Sometimes the consequences of acting with good motives are not what we aimed at. If you want war, work for justice If you and I disagree because I want an outcome more favorable to me and you want an outcome more favorable to you there is room for compromise, as we see whenever people bargain over the price of a house. But if we disagree because I see what I want as just and the alternative as unjust and you see it the other way around, compromise looks to both of us like moral treason.
In the section about Romani, do you want "gadjo" rather than "gaijin" as the term for non-Romani?
Regarding choosing a school. If Caplan's theory of education is correct, then students may be actually rational in choosing the best school they can get into.
What they lose by getting a less suitable education might very well be more than offseted by the more valuable signal to potential employers of a more prestigious school.
The argument about Jewish people seems wrong to me. There are many (millions?) of Americans for whom Judaism is an important part of their identity. Perhaps more than the total number of Jews in the world before the emancipation.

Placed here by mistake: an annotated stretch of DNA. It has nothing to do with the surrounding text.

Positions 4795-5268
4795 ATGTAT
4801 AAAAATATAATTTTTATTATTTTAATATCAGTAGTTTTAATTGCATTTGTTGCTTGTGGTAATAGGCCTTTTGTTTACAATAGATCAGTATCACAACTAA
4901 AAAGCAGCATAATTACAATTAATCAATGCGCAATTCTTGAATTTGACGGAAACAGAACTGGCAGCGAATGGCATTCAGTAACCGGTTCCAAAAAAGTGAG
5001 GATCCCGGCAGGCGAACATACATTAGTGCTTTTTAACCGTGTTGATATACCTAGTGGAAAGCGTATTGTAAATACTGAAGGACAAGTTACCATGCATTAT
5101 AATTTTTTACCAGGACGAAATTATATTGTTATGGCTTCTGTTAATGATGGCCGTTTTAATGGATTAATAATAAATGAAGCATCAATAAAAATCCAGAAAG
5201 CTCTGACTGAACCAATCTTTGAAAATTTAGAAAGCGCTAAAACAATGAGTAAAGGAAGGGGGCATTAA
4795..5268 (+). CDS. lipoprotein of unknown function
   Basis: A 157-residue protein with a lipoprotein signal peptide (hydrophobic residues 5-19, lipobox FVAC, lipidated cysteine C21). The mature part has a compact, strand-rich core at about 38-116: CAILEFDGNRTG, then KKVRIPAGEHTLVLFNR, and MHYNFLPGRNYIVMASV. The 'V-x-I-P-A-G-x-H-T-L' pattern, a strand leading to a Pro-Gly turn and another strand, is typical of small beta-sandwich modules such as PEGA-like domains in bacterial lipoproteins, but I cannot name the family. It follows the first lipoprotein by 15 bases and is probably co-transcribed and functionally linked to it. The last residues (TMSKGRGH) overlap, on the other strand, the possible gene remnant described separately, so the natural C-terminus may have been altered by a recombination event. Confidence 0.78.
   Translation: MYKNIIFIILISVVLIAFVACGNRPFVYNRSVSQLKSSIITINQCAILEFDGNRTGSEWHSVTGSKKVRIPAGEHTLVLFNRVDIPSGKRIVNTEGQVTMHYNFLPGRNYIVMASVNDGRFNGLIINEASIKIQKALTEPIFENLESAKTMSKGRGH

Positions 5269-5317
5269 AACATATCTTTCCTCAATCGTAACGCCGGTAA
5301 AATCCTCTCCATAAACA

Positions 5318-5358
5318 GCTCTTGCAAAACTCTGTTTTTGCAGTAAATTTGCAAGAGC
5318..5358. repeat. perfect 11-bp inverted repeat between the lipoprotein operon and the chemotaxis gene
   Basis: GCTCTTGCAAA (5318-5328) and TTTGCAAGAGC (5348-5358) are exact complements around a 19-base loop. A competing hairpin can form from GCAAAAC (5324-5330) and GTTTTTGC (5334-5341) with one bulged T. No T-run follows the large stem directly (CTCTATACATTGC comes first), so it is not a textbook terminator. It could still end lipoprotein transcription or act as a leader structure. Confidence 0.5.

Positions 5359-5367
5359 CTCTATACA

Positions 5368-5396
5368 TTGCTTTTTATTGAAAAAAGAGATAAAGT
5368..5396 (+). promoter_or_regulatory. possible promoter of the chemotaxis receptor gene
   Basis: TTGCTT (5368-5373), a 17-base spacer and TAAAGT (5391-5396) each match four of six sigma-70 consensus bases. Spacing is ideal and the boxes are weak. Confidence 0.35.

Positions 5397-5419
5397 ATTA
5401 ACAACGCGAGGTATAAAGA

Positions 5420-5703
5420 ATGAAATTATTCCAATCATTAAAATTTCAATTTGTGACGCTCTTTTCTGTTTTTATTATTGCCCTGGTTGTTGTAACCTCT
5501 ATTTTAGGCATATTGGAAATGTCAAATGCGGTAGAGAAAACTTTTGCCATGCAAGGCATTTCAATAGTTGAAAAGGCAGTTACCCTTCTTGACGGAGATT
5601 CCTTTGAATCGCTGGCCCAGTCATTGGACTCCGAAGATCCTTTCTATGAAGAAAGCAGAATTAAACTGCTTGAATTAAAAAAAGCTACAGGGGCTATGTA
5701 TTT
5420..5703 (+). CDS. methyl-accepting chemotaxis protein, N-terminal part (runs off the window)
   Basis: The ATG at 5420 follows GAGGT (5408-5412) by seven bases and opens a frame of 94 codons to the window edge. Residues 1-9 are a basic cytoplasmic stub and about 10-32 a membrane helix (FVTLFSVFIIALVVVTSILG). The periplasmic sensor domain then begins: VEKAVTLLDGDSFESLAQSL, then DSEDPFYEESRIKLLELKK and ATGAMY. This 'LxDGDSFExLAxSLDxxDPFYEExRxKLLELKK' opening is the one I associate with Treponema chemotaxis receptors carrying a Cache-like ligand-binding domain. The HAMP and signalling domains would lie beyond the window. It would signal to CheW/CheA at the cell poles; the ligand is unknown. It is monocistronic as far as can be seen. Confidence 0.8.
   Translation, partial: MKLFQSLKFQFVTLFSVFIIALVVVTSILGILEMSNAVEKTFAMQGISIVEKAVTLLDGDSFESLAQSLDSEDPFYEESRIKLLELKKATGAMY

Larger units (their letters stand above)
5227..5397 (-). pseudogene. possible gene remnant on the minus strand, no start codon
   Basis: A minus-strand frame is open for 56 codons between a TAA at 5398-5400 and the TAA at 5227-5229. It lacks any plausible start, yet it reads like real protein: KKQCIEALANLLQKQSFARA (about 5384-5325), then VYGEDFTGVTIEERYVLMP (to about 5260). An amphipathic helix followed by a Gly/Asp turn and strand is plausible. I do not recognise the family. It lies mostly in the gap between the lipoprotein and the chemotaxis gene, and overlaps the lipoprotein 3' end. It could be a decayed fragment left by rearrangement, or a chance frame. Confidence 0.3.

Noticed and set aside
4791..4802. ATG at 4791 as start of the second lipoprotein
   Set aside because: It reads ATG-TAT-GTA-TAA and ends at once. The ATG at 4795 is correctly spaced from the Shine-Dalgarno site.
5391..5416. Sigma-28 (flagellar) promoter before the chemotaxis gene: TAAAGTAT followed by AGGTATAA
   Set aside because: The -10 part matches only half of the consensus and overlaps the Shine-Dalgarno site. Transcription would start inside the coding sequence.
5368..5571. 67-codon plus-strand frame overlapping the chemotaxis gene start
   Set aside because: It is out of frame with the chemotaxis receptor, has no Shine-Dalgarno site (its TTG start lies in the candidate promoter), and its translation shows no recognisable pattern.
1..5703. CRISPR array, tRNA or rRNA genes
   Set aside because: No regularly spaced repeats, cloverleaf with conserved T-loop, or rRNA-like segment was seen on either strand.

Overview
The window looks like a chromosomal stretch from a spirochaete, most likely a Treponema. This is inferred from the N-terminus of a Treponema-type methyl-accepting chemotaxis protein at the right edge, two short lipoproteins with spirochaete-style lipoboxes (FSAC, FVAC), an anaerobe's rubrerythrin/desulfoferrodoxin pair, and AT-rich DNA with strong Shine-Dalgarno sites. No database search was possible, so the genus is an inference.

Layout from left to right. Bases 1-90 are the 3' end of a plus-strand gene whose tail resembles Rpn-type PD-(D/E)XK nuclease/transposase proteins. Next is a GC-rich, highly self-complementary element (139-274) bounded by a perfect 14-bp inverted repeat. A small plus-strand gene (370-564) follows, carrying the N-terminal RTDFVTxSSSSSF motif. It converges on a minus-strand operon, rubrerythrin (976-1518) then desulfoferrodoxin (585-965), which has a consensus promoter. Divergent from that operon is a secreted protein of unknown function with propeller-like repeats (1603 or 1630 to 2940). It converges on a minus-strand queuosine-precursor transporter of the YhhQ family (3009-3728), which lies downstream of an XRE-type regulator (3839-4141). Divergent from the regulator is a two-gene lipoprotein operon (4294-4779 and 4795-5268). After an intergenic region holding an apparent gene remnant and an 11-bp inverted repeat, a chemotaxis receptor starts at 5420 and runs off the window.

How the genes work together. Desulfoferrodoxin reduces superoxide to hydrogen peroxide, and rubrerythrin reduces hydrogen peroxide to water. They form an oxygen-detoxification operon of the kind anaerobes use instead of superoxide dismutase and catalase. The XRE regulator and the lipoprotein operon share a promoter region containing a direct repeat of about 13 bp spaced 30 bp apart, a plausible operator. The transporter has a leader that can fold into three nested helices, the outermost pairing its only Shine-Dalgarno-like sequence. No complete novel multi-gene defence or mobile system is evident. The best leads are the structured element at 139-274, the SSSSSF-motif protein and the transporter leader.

The Jewish communities are also quite diverse, from different Hasidic sects, to various reform congregations.
So it seems tolerance led to more diversity not less, at least in this case.
The influence between justice and custom can work both ways. Sometimes a change in moral attitudes will bring new customs into being. Other times, a purely practical social arrangement will get moralized by the participants. Why is it so hard to find an equilibrium?
One hand-wavey start at an explanation is to say that new circumstances put new stresses on old ways. Psychologically, it is hard not to think of moral standards as being static. What is wrong for us will always be wrong, and has always been wrong. But if we accept that, we have to accept that people in the past made huge mistakes. Are we really past the point where such mistakes are possible? Or are we just biased?
Before WW II there were no Jews in Europe. There were French Jews, German Jews, Italian Jews, Austrian Jews, British Jews, etc. After WW II (and the Holocaust) there were just Jews.
>More than thirty years ago, in his very interesting Choosing a College: A Guide for Parents and Students
I think Sowell makes the same point in his more recent book: Affirmative Action Around the World: An Empirical Study (2005).